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[Nintendo Switch] Rustler Review

[Nintendo Switch] Rustler Review

Review Overview

A very interesting take on the GTA formula


Grand Theft Horse? Medieval Grand Theft Auto? Sure, why not? Check out our Nintendo Switch Rustler review!


Grand Theft Horse – Win the Kingdom or Tear it Down
Classic GTA-gameplay gets a medieval makeover. The Great Tournament is offering the hand of the princess as a prize. Go from local brigand to champion. Or don’t. Guy (that’s you) and his friend (conveniently named Buddy) are out to win the prize with holy hand grenades, pimped out horses, and their own personal minstrels in tow. It’s madness and mayhem with true comedic flair.
Key Features

? Grand Theft Horse: Wreak havoc in a medieval world inspired by classic GTA gameplay. Use swords, spears, turds – whatever will get the job done!
? Wear the Crown: As a poor peasant, you’ll need to get creative in order to win the Great Tournament. Form weird alliances, double cross your foes, and dig up dinosaur skeletons (because, why not?).
? A Medieval Sandbox: How you progress is up to you. Spend your time completing quests, wreaking havoc and having a laugh at the expense of others!
? A Lot of Horsin’ Around: Shoot cows into the sky, drag your neighbors through the mud, toss some holy hand grenades, or draw fancy pictures in the field with a plow.
? Minstrelsy of Power: Hire a musical companion to play the tunes you like and add a powerful soundtrack to your adventures.

Ruster from Modus Games and Jutsu Games is a new take on the original Grand Theft Auto games. Instead of taking place in the modern-day, it’s a comedic version set during medieval times. It’s a really interesting combination I couldn’t wait to dive into. The original Grand Theft Auto games were not 3D, instead taking place from a top-down perspective, which is what Rustler is doing on Nintendo Switch. It was definitely interesting to see if Rustler could pull it off because the original GTA games have not aged that well.


You star as Guy, and you are questing to win the hand of the Princess through a tournament with your friend Buddy. It’s an interesting premise to get the ball rolling and start the mayhem of what is about to come. Now, let’s talk about the world. I mentioned it’s a medieval setting, but that’s not entirely true. This is a very skewed take featuring very modern sensibilities to the world. I mean, the soundtrack is Hip Hop heavy, which is great. Even better, bards are designed as rappers. A police horse will have lights on the top of its head. There are small touches like these all over the world. It also isn’t afraid to embrace humor. Like many other games, it has a Monty Python feel to its writing for quests and characters, which fits the world. Even a special knight will make a cameo! The other end is more fart humor, which I can also appreciate, and they mix pretty well.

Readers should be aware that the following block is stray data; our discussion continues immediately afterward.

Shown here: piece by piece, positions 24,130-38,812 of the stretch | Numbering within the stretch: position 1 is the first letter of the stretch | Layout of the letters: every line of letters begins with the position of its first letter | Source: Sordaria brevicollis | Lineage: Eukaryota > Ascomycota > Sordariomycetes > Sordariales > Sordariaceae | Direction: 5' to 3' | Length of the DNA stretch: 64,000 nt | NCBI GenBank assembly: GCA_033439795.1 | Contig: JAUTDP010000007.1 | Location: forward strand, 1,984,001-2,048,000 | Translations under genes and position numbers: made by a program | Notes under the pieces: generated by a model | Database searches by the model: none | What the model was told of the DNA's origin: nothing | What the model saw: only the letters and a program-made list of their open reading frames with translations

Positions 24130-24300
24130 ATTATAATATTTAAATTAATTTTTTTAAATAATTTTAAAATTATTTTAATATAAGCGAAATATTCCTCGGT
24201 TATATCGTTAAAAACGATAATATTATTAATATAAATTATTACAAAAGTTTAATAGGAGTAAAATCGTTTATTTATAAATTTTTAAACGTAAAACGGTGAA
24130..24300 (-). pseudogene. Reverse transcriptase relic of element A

Now let’s talk about combat and the controls. It feels like the old GTA games, but without guns. You’ll rely on melee weapons and some rudimentary ranged weapons. This fits with the time period pretty well, but I’m mixed on how the combat feels. You move with your left analog stick and aim with the right one. However, on Nintendo Switch, I always have trouble aiming with the right analog stick. The sticks are so small that it’s a bit harder to do. When playing on the big screen with my Nintendo Switch Pro controller, it felt a bit better. You also have blocks and parries at your disposal. Once you get the hang of them, it will make combat easier. T

Just like in most games, you’ll have your main story path to complete the story, with a ton of side-mission objectives to complete. I tried to do them all as they came up since I hate having quest logs filled that need completing. I did find partway through the story that I needed a huge amount of gold to continue, and I think I was only able to because of my emphasis on completing the many optional missions. So while they were optional, a good portion of them needed to be done. They all felt unique, and while I found the controls did hold me back to a point, the checkpoint system greatly helped to compensate for this.


Graphically the game looks good on the Nintendo Switch. Since the game is presented from an overhead view, the world is fairly fleshed out with a good amount of different areas and lots of things that help to make it feel full and lived in. There are 2D character portraits which I thought looked pretty good for the most part, and they poop up during direct interactions with characters. I loved the music in the game. The Hip Hop feels felt very on-brand since this is an homage to the GTA series.

Overall I had a good time with Rustler. I really liked the world, and the humor connected with me. The missions were unique and wacky. The visual art style worked as well, featuring the overhead 3D models, and making the world feel full of life. I guess my biggest gripe was aiming since the analog sticks on the Joy-Con are not great for that, and I even struggled with my Nintendo Switch Pro Controller.

This Rustler review is based on a Nintendo Switch copy provided by Modus Games.